COLUMBIA -Republicans are getting an early start in November's gubernatorial election in the Palmetto State with a large advertising buy in key markets.
Television viewers in the Charleston, Myrtle Beach, Columbia and Greenville markets can expect ads starting Monday, part of an early $200,000 Republican Governors Association ad buy, according to an official with knowledge of the purchases.
The campaign against Haley, from likely Democratic nominee Sen. Vincent Sheheen, D-Camden, is just underway. The Sheheen campaign declined to comment on the ad buy. Democrats say it's significant to see such a large advertising buy so early in the race.
"Nikki Haley's . deeply vulnerable and clearly the RGA knows it," said Kristin Sosanie, a state Democratic Party spokeswoman, in a statement. ". it's no wonder Nikki Haley had to desperately call in help from her buddies in DC. But no amount of interference from Washington will be able to make the people of South Carolina forget that Nikki Haley allowed their Social Security numbers to be stolen and then covered it up for weeks."
Sosanie was referring to the 2012 cyberattack on the state that compromised the tax returns of millions of businesses and people in South Carolina. A Haley campaign spokesman did not return a request for comment.
RGA spokeswoman Gail Gitcho declined to confirm the ad buy, but she did have an opinion on Sheheen.
"Vincent Sheheen's unyielding support for ObamaCare despite warnings of the damage it would cause in South Carolina proves that his support for liberal policies are out of step with the people of his state," Gitcho said in a statement.
"President Obama has plenty of politicians in Washington eager to serve as rubber stamps for his failed policy priorities and Columbia doesn't need another one."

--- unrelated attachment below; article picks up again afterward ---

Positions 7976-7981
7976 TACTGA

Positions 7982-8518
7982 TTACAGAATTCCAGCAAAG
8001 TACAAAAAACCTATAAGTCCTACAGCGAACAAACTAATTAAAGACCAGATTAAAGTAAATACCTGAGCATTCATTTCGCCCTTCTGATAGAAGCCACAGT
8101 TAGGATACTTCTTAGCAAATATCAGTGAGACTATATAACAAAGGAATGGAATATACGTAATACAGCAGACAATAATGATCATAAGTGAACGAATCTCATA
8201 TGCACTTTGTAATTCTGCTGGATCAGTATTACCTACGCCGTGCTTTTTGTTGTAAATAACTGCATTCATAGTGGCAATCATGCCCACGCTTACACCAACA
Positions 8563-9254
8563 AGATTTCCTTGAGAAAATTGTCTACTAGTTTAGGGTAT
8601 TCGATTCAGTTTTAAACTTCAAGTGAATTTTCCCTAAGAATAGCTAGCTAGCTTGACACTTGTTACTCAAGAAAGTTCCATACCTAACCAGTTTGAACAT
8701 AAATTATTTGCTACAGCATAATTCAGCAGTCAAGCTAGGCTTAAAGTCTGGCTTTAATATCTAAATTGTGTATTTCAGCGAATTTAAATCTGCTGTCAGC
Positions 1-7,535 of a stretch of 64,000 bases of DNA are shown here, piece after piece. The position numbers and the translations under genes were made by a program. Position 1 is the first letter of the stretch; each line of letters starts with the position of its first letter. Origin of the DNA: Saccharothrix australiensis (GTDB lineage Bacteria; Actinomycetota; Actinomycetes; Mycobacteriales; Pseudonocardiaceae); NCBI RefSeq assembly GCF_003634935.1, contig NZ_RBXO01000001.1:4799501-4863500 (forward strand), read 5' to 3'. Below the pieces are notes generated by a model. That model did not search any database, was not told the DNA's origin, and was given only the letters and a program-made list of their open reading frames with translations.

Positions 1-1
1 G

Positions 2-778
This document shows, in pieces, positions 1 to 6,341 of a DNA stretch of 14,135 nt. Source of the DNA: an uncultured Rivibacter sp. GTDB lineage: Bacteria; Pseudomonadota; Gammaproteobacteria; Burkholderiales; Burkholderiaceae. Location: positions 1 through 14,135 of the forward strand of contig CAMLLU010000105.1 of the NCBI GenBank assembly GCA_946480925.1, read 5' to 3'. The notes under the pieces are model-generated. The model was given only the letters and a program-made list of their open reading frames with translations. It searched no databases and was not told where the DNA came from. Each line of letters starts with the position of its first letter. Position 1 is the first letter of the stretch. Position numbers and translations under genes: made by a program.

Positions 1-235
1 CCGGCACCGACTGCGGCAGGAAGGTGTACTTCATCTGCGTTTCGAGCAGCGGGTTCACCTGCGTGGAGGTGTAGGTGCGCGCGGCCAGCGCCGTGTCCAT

The advertisements may serve as early defense for a governor considered an "overwhelming favorite" in November's election, said Gibbs Knotts, a politics professor at the College of Charleston.
"The economy has recovered somewhat in (South Carolina), and even more importantly, she is running in a state that Mitt Romney won by over 10 percentage points less than two years ago," he said. "Her main opponent, Vincent Sheheen, does have strong name recognition and some money, but far less than Haley, and he faces a lot of challenges running as a Democrat in a strongly Republican state. I suspect the RGA is just trying to guard its home turf with the ad buy, an insurance policy of sorts."
A recent poll conducted by Winthrop University also bolstered Haley, said Scott Huffmon, a Winthrop politics professor and poll director. The poll, which surveyed 901 likely Republican primary voters on a range of issues and races, showed that Haley has a 78 percent approval rating among those surveyed. The poll has a margin of error around 3 percent.
"This shows that Haley's support among the strongest segment of her base has solidified," Huffmon said.
Reach Jeremy Borden at 843-708-5837 or on Twitter @Jeremy_Borden.